As author of the easy-to-read “Save Your Sanity” series, Kerry helps parents save their sanity and sense of humor while raising young children with love and laughter.

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Avoid “If-Thens” With Strong-Willed Kids

It seems that just about every family has at least one child who spends most of his time trying to figure out what others want.. so that he can do exactly the opposite.

Frustrated by their testy behavior, it’s pretty darn easy to fall into less than effective parenting practices. I hear some of these at the grocery store:
“If you’re really good, then I’ll buy you a candy bar.”
“If you don’t stop that, then you’re going right to your room when we get home!”

When parents are unsuccessful with strong-willed kids it’s frequently because they’ve issued an “if-then.” When their spirited kids hear this, they think, “Now the fight’s on! I’ll show them!”

Ironically, stubborn kids are willing to receive consequences.. and miss out on rewards.. if it means winning a control battle.

When rewards come as a surprise to kids, they have no opportunity to sabotage themselves before they receive them. When we avoid warning them of specific consequences in advance, they spend less time fighting us and trying to figure out how to find the “loop holes” in our plans.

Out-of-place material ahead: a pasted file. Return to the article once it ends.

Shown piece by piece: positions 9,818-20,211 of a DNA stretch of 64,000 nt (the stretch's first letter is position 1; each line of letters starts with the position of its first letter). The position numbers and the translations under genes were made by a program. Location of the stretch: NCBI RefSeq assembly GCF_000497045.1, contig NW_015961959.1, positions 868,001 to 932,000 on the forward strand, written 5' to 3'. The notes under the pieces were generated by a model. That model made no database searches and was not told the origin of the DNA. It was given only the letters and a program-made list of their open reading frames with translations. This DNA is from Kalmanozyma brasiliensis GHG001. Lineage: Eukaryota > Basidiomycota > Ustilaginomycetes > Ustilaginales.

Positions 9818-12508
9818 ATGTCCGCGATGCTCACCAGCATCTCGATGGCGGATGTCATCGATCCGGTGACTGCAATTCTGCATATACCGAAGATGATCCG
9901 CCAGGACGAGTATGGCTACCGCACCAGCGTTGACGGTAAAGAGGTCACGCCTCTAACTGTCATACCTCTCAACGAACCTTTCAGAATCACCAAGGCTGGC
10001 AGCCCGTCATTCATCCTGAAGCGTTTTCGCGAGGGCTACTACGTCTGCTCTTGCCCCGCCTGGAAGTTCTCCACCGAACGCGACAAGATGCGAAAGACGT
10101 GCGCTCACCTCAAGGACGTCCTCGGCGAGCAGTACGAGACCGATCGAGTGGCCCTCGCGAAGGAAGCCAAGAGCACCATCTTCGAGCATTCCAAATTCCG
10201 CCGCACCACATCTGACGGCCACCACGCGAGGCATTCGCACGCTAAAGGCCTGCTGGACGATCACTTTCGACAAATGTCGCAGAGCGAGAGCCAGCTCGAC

Dr. Charles Fay
©2010 Jim Fay, Charles Fay, Ph.d.& Love and Logic® Institute

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Head & Heart Parents is owned by Kerry Stutzman, MSW, a Marriage and Family Therapist and certified Love and Logic Parenting Instructor. In addition to private therapy and parent consulting services, Kerry offers parenting classes and workshops in Denver and the surrounding areas for toddlers, elementary, and teenage children.

As author of the easy-to-read “Save Your Sanity” series, Kerry helps parents save their sanity and sense of humor while raising young children with love and laughter.

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Dad and Shopping

Marge’s kids had a history of keeping her upset during shopping trips.

They ran all over the store and were frequently lost. They had trained her to keep her eye on them to the expense of her doing her shopping.

Contrast that to my own dad, who trained his kids to keep their eyes on him instead.

We’d enter the store and as he went through the front door of Republic Drug he’d be saying, “Well guys, try to keep up. I’ll be moving kind of fast. Hope you don’t get lost, but if you do, find one of the security guys over at that desk. He’ll probably help you find a way to get home. I’ve never seen a kid lost for more than a few months.”